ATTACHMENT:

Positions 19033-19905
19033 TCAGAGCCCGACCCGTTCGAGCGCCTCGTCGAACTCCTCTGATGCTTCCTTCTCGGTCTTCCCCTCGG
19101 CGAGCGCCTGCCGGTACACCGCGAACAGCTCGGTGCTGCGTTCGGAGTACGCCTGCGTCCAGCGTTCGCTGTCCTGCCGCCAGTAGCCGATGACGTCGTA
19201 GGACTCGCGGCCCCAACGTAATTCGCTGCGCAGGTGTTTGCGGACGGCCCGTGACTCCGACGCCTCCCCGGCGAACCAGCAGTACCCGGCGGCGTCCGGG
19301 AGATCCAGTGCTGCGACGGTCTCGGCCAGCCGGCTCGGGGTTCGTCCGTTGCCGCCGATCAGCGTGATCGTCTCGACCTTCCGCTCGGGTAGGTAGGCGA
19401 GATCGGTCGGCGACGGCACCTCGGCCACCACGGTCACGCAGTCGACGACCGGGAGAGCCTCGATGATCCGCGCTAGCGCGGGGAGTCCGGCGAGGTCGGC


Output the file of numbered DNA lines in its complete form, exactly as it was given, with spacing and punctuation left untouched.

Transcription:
Positions 19033-19905
19033 TCAGAGCCCGACCCGTTCGAGCGCCTCGTCGAACTCCTCTGATGCTTCCTTCTCGGTCTTCCCCTCGG
19101 CGAGCGCCTGCCGGTACACCGCGAACAGCTCGGTGCTGCGTTCGGAGTACGCCTGCGTCCAGCGTTCGCTGTCCTGCCGCCAGTAGCCGATGACGTCGTA
19201 GGACTCGCGGCCCCAACGTAATTCGCTGCGCAGGTGTTTGCGGACGGCCCGTGACTCCGACGCCTCCCCGGCGAACCAGCAGTACCCGGCGGCGTCCGGG
19301 AGATCCAGTGCTGCGACGGTCTCGGCCAGCCGGCTCGGGGTTCGTCCGTTGCCGCCGATCAGCGTGATCGTCTCGACCTTCCGCTCGGGTAGGTAGGCGA
19401 GATCGGTCGGCGACGGCACCTCGGCCACCACGGTCACGCAGTCGACGACCGGGAGAGCCTCGATGATCCGCGCTAGCGCGGGGAGTCCGGCGAGGTCGGC